Hidradenitis suppurativa (HS) is a chronic inflammatory skin condition characterized by inflammatory nodules, abscesses, sinus tracts, fistulae, and scarring, mainly in intertriginous areas. The extent of disease—classified using the Hurley staging system (stages I–III)—helps guide treatment, which includes medical management and surgical intervention in later stages.
First-line treatment of HS includes topical or systemic medications, or both. Surgical therapy typically is reserved for refractory HS in moderate to severe disease (Hurley stages II and III) and is combined with pharmacotherapy. Specifically, clinical management guidelines issued by an expert committee of the United States and Canadian Hidradenitis Suppurativa Foundations recommend excision or deroofing for recurrent nodules and tunnels.1
Surgical options for HS that are available to the outpatient dermatologist include incision and drainage, electrosurgery, CO2 laser evaporation, excision, and deroofing (also known as unroofing).2 Deroofing is a fairly novel therapy; many dermatologists are unfamiliar with the procedure. A PubMed search of articles indexed for MEDLINE related to HS prior to 2010 revealed only 1 article containing the word deroofing and only 4 articles containing unroofing.
The pathophysiology of HS has important implications for successful treatment. Inflammation of the follicular pilosebaceous unit along with follicular occlusion create challenges with treatment.3 It is postulated that a defect in the glassy membrane of the infra-infundibular wall predisposes the pilosebaceous follicle to lose its structural integrality as pressure builds from plugging of the duct,4 which can result in the clinical hallmarks of HS including tunneling tracts, bridging nodules, abscesses, and fistulae that form with lateral expansion of the plugged follicle.
Leaking of the contents of these plugged follicles into surrounding tissue produces an inflammatory response in characteristic HS lesions. Because debris within the lesions moves laterally instead of being able to burst to the surface, the lesions have difficulty fully healing. Unroofing the lesions and removing built-up debris allows them to heal more expediently and quiets the underlying immune response by removing the stimulus.4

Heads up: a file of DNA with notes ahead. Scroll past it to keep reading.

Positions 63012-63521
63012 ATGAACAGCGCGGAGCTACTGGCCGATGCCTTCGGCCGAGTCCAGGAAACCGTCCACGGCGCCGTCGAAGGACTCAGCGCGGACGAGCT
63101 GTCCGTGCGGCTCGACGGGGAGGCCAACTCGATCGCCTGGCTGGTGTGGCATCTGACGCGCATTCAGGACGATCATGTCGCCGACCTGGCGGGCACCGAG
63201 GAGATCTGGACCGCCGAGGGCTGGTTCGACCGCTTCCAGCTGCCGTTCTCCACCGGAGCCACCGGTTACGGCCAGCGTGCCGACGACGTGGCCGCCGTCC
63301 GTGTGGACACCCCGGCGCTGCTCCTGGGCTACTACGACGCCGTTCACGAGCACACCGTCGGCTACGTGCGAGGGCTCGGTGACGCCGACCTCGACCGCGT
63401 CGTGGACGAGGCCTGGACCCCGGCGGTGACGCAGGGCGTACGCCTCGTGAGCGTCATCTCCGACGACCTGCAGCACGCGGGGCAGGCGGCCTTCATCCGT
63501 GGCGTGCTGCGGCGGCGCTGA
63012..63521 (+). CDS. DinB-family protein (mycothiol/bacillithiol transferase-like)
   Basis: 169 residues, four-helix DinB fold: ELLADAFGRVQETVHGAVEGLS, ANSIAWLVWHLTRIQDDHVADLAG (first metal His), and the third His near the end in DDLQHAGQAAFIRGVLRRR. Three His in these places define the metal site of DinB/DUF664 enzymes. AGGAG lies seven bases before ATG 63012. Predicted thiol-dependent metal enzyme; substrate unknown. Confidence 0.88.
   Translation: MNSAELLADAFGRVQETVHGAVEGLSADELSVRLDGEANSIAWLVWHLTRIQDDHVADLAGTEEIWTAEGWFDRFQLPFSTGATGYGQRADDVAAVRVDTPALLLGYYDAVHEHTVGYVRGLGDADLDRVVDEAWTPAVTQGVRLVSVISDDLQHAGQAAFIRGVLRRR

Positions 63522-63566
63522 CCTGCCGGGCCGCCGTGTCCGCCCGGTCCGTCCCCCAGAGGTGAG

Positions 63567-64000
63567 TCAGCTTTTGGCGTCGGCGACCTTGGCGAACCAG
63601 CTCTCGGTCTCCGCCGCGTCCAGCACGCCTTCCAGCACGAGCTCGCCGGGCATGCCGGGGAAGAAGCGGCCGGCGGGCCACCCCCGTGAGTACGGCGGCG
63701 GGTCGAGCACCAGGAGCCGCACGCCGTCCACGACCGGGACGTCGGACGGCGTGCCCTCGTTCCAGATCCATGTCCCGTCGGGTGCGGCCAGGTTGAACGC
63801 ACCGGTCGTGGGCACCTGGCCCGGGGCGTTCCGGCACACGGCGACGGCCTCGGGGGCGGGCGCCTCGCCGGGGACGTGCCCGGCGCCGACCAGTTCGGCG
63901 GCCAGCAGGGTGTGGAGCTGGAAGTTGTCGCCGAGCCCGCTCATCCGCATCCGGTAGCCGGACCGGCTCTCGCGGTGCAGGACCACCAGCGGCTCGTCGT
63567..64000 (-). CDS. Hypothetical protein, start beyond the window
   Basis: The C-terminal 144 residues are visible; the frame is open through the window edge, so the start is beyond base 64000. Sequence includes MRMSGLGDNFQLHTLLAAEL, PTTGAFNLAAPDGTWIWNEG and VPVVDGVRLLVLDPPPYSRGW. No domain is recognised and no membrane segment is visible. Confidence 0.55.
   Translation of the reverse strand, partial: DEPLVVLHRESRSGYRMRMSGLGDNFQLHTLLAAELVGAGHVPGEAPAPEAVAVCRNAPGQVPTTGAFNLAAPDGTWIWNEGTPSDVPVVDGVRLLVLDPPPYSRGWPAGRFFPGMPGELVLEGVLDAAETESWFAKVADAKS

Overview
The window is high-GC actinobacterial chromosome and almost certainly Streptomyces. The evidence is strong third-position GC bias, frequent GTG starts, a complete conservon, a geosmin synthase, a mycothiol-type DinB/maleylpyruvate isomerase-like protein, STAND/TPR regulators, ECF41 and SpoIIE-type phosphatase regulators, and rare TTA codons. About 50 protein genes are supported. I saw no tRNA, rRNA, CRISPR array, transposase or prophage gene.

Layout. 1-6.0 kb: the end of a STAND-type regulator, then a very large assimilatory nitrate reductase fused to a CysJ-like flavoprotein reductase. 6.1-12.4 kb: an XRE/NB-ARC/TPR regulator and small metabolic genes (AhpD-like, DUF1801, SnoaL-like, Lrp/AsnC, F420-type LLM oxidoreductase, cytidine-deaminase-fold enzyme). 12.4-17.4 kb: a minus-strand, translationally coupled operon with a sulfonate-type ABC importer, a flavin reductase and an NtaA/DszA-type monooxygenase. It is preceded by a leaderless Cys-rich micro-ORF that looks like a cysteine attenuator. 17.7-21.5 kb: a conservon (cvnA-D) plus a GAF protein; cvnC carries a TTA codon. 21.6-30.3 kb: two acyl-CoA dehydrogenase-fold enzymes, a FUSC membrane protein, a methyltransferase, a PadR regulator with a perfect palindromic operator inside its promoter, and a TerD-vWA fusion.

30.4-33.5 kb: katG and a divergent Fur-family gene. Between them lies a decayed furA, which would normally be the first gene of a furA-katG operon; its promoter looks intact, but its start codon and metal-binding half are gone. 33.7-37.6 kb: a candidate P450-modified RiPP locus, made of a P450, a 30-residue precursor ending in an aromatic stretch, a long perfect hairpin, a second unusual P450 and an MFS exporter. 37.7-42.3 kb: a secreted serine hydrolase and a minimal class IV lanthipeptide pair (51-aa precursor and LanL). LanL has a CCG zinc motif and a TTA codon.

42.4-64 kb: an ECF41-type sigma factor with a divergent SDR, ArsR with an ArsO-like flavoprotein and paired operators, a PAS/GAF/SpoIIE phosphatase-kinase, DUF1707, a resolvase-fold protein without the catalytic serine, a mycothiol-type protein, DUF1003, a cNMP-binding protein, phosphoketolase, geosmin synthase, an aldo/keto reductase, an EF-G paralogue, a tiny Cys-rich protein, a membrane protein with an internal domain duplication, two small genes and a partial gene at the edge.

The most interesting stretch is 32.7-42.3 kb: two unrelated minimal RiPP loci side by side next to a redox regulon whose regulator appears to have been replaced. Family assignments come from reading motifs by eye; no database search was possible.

Herein, we describe the benefits, risks, and surgical process of deroofing for HS.
Technique and Tools
Deroofing is performed under local anesthesia, stepwise as follows:
1. Identify sinus tracts and infiltrate the area with lidocaine (Figure, A).
2. Use a blunt probe to define the borders of the area to be unroofed and to evaluate for any communicating sinus tracts (Figure, B).
3. Remove the roof of underlying abscesses and tracts, using a probe as a guide (Figure, C).
4. Enter through the skin or sinus opening using electrocautery or with a scalpel or scissors; perform blunt dissection.
5. Reflect back the entirety of skin overlying the probed areas and remove the skin to expose the base of the lesion (Figure, D).
6. Explore the exposed base and walls of the lesion with the probe again to assess for hidden tracts; take care not to create false tracts.
7. Debride the surgical wound using curettage or rough gauze grattage to remove remaining inflammatory debris or biofilm. To achieve hemostasis, apply aluminum chloride or ferric chloride. Coat the wound with petroleum jelly and gauze and allow it to heal by secondary intention.
8. Educate the patient on wound care—once-daily gentle cleansing with soap and water, followed by application of a moist dressing—which is similar to wound healing by secondary intention from other causes.2,4